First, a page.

'Soldier' Review: Your Men are Obsolete
On Wednesday's Kulturecast we discussed Demolition Man (1993) and Judge Dredd (1995). Both were entertaining, but they had a definite 90s science fiction feel to them. With this review I'll be discussing another 90s sci-fi action, though this one stars Kurt Russell and isn't, in any way, funny.
Soldier is a 1998 Kurt Russell vehicle. Chosen at birth for a government program to train superior soldiers, Kurt Russell, playing Sargent Todd, spends the first forty or fifty years of his life fighting in ever major human conflict across the universe. Eventually however, he and his squadron get old, and new and better soldiers are brought in to replace them by an officer played by Jason Isaacs, better known as Lucius Malfoy from Harry Potter. Despite objections from his superior officer, played by Gary Busey, Todd is thrown in the garbage on a desolate planet. Here he finds a small settlement of squatters who include Sean Pertwee from Dog Soldiers and Connie Nielsen from Devil's Advocate. In the settlement Todd begins to discover what it is to be a part of a community and to live without the constant threat of death. Unfortunately, the nw soldiers find themselves on the same planet as the settlement and Jason Isaacs orders them to kill the squatters in order to get a hint of real combat. Sargent Tod rushes to the defense of the town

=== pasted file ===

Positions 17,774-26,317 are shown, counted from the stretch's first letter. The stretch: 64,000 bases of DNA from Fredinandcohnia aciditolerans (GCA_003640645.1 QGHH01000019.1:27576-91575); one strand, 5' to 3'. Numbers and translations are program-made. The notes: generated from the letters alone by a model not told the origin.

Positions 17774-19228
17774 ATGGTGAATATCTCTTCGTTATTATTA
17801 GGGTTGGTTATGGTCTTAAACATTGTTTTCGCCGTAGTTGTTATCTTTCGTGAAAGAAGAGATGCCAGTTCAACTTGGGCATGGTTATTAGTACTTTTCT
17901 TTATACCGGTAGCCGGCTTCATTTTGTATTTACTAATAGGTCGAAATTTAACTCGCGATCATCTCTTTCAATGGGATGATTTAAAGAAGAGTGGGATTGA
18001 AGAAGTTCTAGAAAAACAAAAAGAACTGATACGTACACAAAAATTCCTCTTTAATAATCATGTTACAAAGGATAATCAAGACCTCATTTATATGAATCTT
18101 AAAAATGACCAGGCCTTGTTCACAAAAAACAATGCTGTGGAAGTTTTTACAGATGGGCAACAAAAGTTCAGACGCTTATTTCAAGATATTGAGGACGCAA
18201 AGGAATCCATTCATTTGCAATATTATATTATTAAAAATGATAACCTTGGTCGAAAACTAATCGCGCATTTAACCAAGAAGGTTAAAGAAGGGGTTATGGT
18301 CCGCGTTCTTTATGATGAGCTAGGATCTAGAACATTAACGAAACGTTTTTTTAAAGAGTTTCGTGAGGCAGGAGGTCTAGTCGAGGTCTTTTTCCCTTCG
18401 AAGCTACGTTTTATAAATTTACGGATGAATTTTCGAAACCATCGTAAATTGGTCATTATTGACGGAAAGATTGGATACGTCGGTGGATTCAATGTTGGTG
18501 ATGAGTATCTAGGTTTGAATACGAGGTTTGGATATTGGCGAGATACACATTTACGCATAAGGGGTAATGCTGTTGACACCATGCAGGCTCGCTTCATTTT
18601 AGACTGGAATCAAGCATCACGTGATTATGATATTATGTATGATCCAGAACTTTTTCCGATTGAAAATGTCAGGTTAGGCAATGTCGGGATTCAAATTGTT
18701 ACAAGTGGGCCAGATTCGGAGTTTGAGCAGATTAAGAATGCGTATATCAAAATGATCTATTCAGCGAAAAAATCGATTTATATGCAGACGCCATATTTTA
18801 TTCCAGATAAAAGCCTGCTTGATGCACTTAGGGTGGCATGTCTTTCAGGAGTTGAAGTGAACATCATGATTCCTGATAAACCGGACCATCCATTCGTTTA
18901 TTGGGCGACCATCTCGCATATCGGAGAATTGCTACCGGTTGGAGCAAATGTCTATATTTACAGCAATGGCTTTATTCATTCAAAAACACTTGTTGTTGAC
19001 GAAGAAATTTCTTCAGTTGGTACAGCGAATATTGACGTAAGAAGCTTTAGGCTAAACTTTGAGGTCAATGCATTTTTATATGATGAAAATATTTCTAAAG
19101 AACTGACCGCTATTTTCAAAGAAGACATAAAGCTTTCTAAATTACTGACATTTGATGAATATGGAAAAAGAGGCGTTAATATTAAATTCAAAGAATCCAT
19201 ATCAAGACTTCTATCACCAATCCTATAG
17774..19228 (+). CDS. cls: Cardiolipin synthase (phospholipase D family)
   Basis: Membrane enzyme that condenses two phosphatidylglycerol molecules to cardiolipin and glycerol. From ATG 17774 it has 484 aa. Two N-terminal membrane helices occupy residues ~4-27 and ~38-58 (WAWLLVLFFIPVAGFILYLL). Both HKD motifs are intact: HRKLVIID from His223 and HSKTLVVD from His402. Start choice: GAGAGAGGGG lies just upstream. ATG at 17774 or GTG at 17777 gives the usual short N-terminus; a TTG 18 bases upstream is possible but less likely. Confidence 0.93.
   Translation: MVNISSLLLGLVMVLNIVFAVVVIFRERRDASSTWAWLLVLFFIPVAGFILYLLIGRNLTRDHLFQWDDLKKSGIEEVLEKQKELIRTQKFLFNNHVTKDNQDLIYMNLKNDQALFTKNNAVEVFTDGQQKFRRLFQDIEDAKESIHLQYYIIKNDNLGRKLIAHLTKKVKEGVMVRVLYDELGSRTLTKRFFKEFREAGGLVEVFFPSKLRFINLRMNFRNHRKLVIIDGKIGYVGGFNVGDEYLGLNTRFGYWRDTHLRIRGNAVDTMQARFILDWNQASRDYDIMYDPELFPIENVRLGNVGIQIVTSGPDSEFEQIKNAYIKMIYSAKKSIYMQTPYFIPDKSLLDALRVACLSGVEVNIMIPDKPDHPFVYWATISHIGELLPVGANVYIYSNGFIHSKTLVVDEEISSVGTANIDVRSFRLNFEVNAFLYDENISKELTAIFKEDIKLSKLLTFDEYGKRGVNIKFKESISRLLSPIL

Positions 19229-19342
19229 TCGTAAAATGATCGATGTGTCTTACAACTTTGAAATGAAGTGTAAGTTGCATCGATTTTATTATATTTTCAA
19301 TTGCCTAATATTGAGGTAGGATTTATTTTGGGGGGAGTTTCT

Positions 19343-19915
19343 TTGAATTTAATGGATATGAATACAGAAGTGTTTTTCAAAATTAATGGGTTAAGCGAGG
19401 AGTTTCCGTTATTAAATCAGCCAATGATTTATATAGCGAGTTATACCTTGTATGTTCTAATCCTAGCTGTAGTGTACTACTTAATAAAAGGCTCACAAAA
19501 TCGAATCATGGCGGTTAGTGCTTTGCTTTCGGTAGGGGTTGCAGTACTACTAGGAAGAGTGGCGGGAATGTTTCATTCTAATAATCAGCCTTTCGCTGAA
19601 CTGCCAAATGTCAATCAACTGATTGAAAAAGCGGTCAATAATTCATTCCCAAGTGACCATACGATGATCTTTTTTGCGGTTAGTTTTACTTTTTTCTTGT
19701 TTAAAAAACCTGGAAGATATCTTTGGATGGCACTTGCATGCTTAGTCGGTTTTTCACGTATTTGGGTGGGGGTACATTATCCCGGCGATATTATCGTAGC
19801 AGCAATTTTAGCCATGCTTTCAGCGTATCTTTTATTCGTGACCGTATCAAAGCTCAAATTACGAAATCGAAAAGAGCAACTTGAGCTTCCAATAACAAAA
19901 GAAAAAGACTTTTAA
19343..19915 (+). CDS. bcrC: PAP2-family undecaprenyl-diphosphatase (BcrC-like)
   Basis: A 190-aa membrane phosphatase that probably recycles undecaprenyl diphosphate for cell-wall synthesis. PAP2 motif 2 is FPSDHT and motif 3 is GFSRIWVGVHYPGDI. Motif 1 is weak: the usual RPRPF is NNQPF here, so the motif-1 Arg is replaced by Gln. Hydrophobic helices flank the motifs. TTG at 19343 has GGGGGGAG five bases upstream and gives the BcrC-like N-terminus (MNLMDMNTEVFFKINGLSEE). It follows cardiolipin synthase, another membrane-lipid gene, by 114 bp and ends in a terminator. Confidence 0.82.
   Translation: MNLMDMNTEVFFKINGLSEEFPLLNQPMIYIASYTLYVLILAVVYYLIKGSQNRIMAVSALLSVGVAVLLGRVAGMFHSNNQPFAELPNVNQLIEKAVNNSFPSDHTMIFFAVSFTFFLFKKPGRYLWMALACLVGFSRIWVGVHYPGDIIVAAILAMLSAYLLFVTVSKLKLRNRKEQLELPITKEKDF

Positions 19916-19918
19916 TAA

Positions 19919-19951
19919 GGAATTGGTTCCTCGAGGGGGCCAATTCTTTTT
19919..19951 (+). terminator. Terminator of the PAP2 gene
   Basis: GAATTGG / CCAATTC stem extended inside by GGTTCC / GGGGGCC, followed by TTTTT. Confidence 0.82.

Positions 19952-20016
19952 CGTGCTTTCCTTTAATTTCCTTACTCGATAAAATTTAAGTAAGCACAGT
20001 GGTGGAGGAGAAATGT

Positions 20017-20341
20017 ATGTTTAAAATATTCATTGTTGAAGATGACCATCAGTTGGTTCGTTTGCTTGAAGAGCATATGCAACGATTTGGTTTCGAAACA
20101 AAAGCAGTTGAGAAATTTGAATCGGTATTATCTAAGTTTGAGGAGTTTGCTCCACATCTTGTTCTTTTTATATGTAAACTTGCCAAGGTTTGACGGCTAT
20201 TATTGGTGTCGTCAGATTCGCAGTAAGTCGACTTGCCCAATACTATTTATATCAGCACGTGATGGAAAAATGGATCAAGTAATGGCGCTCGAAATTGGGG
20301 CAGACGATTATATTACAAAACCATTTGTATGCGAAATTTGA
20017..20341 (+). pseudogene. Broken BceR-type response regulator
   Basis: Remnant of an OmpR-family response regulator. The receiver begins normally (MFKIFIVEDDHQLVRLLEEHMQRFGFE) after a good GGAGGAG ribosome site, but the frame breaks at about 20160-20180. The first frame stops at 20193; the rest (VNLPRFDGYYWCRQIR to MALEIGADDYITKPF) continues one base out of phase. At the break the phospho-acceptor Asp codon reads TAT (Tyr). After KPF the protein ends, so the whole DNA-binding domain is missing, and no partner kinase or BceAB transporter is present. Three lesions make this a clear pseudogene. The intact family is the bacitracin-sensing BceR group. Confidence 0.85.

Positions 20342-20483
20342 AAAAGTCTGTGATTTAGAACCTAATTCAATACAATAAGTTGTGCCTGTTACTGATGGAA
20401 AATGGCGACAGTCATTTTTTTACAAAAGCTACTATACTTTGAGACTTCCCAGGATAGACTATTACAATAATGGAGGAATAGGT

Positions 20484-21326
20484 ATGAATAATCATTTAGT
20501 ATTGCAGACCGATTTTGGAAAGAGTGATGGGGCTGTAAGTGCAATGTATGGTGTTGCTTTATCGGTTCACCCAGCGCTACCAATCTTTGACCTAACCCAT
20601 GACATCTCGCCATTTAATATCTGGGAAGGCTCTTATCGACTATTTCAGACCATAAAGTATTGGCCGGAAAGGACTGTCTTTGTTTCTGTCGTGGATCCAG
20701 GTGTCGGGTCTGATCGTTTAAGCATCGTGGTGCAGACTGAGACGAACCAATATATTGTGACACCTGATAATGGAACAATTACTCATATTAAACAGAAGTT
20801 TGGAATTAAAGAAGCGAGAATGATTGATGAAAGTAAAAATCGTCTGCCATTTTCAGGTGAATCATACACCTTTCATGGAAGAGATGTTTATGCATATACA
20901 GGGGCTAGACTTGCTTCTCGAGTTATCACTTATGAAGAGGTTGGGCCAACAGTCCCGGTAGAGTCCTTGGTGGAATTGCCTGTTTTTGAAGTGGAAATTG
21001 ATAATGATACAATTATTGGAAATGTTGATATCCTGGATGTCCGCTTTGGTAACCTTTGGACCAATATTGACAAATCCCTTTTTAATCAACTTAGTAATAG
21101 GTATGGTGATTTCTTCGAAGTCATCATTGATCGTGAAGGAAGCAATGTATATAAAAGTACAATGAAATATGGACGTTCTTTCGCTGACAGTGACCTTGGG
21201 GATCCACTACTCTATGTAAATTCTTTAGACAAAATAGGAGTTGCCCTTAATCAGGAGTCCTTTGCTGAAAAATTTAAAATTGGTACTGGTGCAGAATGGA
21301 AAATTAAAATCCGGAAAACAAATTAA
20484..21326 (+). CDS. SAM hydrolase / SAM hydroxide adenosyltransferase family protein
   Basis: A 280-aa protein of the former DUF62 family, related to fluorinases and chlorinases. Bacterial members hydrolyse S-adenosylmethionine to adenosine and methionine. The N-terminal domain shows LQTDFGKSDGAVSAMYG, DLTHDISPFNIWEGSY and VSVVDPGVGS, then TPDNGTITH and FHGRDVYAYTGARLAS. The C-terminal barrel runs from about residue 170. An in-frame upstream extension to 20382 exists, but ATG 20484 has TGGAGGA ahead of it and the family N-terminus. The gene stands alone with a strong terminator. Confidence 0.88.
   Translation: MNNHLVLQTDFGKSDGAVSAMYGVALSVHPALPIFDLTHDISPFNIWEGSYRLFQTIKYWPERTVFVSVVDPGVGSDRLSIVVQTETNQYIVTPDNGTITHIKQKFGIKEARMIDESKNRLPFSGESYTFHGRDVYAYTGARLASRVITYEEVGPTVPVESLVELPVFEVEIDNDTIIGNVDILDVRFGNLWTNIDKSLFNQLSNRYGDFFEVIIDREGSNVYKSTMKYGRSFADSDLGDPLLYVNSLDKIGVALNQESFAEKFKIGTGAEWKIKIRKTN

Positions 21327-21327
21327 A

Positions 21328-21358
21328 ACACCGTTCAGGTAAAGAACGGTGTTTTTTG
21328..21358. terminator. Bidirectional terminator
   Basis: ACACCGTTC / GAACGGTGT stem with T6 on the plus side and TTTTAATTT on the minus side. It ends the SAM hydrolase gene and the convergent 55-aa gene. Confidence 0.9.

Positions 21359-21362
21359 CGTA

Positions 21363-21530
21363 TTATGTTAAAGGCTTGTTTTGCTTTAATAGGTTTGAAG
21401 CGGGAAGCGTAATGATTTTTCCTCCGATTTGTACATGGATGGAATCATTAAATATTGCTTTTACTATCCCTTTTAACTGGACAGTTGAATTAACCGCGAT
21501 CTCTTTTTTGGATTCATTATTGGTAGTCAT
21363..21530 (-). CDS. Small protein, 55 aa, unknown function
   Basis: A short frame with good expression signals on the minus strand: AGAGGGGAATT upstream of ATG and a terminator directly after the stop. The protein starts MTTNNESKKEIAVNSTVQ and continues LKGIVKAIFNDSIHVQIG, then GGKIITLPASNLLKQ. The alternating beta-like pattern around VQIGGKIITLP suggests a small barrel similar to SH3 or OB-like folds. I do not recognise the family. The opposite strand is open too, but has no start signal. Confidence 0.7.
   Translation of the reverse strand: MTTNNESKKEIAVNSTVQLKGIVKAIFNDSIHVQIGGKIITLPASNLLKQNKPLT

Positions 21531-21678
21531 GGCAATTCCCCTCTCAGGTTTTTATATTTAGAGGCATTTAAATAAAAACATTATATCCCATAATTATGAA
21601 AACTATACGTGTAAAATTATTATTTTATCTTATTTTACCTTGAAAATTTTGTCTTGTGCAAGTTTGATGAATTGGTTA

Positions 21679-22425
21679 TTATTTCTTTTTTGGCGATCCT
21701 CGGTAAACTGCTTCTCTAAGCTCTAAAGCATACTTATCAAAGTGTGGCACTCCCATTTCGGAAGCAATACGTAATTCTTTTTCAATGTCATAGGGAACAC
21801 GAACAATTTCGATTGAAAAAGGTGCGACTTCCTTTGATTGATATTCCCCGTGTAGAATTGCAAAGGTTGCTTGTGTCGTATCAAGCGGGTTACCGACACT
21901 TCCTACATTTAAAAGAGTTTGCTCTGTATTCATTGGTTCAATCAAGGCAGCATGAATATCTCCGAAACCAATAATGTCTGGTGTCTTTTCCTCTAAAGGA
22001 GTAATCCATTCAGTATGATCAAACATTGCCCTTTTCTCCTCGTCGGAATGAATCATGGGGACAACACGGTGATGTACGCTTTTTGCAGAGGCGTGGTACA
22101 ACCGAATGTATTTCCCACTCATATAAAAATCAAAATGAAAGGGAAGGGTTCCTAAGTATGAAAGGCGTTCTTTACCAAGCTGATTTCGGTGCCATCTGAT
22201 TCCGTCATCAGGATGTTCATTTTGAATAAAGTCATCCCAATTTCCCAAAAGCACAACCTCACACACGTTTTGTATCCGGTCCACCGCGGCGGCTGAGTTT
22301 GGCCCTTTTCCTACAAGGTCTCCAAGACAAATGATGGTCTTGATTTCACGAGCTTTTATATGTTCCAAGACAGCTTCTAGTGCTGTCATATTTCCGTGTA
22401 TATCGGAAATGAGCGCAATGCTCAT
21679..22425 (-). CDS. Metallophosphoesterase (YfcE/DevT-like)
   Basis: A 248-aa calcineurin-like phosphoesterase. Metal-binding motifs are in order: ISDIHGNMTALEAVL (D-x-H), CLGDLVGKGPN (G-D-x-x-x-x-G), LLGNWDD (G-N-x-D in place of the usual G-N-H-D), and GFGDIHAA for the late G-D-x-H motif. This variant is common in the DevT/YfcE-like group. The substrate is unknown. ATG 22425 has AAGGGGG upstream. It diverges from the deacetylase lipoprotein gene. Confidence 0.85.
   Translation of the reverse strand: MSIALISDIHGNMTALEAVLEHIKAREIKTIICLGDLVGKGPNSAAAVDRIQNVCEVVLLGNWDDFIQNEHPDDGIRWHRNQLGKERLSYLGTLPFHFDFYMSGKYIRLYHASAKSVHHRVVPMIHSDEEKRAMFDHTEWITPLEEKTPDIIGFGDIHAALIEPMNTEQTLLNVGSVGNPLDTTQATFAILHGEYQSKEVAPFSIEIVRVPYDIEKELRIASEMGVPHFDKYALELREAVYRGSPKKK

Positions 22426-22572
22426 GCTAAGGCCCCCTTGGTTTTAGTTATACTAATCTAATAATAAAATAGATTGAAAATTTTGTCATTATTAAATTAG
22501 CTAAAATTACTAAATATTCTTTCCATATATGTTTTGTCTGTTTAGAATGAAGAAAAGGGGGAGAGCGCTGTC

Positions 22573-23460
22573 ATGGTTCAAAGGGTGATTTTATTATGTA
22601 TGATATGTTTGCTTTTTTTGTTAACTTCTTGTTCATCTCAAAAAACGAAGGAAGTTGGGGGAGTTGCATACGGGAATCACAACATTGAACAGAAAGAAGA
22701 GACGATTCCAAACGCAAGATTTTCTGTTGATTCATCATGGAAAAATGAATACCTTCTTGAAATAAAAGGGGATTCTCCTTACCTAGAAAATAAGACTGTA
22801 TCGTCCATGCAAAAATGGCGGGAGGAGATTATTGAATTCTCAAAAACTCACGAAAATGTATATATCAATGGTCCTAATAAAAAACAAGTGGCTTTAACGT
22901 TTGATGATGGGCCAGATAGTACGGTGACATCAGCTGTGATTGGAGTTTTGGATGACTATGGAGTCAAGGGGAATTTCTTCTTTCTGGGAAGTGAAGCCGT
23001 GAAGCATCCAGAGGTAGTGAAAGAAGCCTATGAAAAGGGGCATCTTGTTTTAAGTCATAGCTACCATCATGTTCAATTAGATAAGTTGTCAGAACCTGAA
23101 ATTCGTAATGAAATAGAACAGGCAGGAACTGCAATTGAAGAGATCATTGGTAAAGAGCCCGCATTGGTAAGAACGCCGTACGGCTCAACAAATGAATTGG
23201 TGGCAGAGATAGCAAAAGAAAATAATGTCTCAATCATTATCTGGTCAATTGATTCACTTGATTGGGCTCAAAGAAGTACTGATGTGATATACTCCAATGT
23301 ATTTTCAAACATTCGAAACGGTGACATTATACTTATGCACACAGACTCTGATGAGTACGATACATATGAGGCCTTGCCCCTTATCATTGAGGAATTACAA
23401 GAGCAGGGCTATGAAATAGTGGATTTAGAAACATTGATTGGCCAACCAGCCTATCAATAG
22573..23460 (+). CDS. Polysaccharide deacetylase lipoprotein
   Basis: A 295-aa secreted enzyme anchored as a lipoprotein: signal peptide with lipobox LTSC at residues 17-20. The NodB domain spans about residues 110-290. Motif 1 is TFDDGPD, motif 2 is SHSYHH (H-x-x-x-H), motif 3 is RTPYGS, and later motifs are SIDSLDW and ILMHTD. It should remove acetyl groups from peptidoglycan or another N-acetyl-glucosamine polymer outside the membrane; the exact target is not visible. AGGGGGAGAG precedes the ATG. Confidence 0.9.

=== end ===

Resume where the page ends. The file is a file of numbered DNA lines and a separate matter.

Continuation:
The production values of the film are decent, but not outstanding. Thanks to Sargent Todd's disciplined upbringing, Kurt Russell spends most of his screen time woodenly refusing to react to things, or, at most, looking confused at the concept of a hug. In the hour and a half run time Russel says a total of 104 words. The shots of space and large explosions are painfully done in CGI, but the shoot outs and fight scenes are highly entertaining. Watching Kurt Russel as he sneaks around and mercs the other soldiers is exciting and well done.
All in all I would say that soldiers is an enjoyable movie with a suitably entertaining story and exciting action scenes. Kurt Russell may play a chunk of flesh with no real expressions, but for a casual night of movies and visual violence, there are many worse choices than Soldier.
Final Say: Watch It